Turning Thumbnails to Finished Pencils

In a previous post, I wrote about my ideas for tackling a comic script (Oct 21st's Blog Post).  After reading the 24 pages from the Texas Chainsaw Massacre comic script, I'm ready to begin strategizing and executing said comic pages.  

Planning ahead with heavy concentrations in Page Layout and Panel Design will lead me to a successful comic page.  

Page Layout:

Being clear and concise with my page layout is crucial.  It's important to note the reader will only look at the page for a limited amount of time.  My job is to make their experience enjoyable and easy to follow.  To find the most effective page layout, I experimented with the following:

  1. Varying panel sizes and shapes
  2. Rearranging the panels to benefit the pacing of the action

After I've decided the overall design of the page, I begin to thumbnail each individual comic panel.

Panel Design:

It's important to have clear compositions when designing a comic panel.  The storytelling must be seamless.  When illustrating a comic panel, I:

  1. Established all of the information I will use on the page in panel one (1).
  2. Drew the most important element in the panel first then stage the rest of the props around it.
  3. Utilized perspective to lead the eye within the panel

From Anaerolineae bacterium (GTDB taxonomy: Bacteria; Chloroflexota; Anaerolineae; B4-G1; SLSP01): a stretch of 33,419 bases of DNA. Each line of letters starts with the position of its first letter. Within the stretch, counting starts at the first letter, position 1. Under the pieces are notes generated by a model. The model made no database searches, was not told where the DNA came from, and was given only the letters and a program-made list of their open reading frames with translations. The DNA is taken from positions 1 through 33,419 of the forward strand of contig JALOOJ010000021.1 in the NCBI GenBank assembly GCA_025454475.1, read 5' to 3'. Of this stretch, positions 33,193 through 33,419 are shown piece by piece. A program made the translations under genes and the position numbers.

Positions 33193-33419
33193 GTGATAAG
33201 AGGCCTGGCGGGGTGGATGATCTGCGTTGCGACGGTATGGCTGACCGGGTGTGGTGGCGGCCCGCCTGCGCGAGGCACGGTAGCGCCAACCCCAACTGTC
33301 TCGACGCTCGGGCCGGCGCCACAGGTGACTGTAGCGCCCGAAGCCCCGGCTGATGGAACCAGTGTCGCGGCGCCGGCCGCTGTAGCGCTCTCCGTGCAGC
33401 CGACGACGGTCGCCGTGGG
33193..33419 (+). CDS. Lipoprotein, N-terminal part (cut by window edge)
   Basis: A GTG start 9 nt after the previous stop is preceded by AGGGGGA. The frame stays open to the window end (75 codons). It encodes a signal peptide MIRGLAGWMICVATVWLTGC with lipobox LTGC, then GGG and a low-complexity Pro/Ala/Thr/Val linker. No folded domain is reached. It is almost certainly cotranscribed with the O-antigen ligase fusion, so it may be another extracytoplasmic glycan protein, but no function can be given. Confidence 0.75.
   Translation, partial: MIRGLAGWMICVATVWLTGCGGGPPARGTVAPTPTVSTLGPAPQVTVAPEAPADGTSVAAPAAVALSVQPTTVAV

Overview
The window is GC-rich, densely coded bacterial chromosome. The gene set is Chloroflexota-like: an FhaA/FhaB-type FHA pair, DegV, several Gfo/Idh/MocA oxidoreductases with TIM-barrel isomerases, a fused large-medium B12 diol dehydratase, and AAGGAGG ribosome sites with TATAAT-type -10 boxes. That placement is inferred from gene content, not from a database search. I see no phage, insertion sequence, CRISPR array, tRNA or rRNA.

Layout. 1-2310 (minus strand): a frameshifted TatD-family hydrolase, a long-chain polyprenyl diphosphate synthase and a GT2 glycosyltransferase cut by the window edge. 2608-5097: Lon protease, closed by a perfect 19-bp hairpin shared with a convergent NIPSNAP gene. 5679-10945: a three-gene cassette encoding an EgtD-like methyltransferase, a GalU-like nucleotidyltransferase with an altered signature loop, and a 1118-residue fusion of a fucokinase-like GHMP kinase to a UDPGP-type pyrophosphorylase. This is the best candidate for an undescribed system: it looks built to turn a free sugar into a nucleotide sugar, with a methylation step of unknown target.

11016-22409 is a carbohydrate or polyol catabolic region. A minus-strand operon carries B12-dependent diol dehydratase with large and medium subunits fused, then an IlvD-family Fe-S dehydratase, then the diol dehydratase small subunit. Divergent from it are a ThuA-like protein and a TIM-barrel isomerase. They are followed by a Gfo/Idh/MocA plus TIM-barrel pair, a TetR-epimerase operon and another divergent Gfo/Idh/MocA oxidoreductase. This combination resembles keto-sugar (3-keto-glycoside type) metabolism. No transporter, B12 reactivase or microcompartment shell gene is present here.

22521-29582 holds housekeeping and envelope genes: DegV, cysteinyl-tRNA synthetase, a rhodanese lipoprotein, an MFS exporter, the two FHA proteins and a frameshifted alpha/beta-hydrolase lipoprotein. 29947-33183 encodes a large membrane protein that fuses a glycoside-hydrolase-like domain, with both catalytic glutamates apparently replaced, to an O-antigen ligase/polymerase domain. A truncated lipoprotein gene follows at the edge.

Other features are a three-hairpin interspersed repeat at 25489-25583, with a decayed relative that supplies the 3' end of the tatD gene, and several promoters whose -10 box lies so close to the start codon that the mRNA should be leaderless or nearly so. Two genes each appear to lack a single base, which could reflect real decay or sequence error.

4. Chose the camera angle and height that best exhibits the clearest view of the action
  5. Organized characters, environments and props using the Rule of Thirds

Save the Dutch angles and extreme close ups when absolutely necessary.  This will give those storytelling decisions more impact if you use them sparingly.  

I tend to follow a few rules of thumb when laying out a panel.  I:

  1. Utilize framing to aid in focusing the attention on the important action
  2. Create one area of focus in the panel
  3. Limit the amount of weird camera angles

Here is the final pencils of the 1st page from the Texas Chainsaw Massacre.

It's all about clarity.  If you are having trouble with drawing a scene using an awkward camera angle, don't draw it.  If the angle is difficult to draw, the reader will be equally frustrated with reading it.  My advice is to find a simpler camera angle that will clearly stage all of the necessary props and convey your message.

Stay tuned for future posts!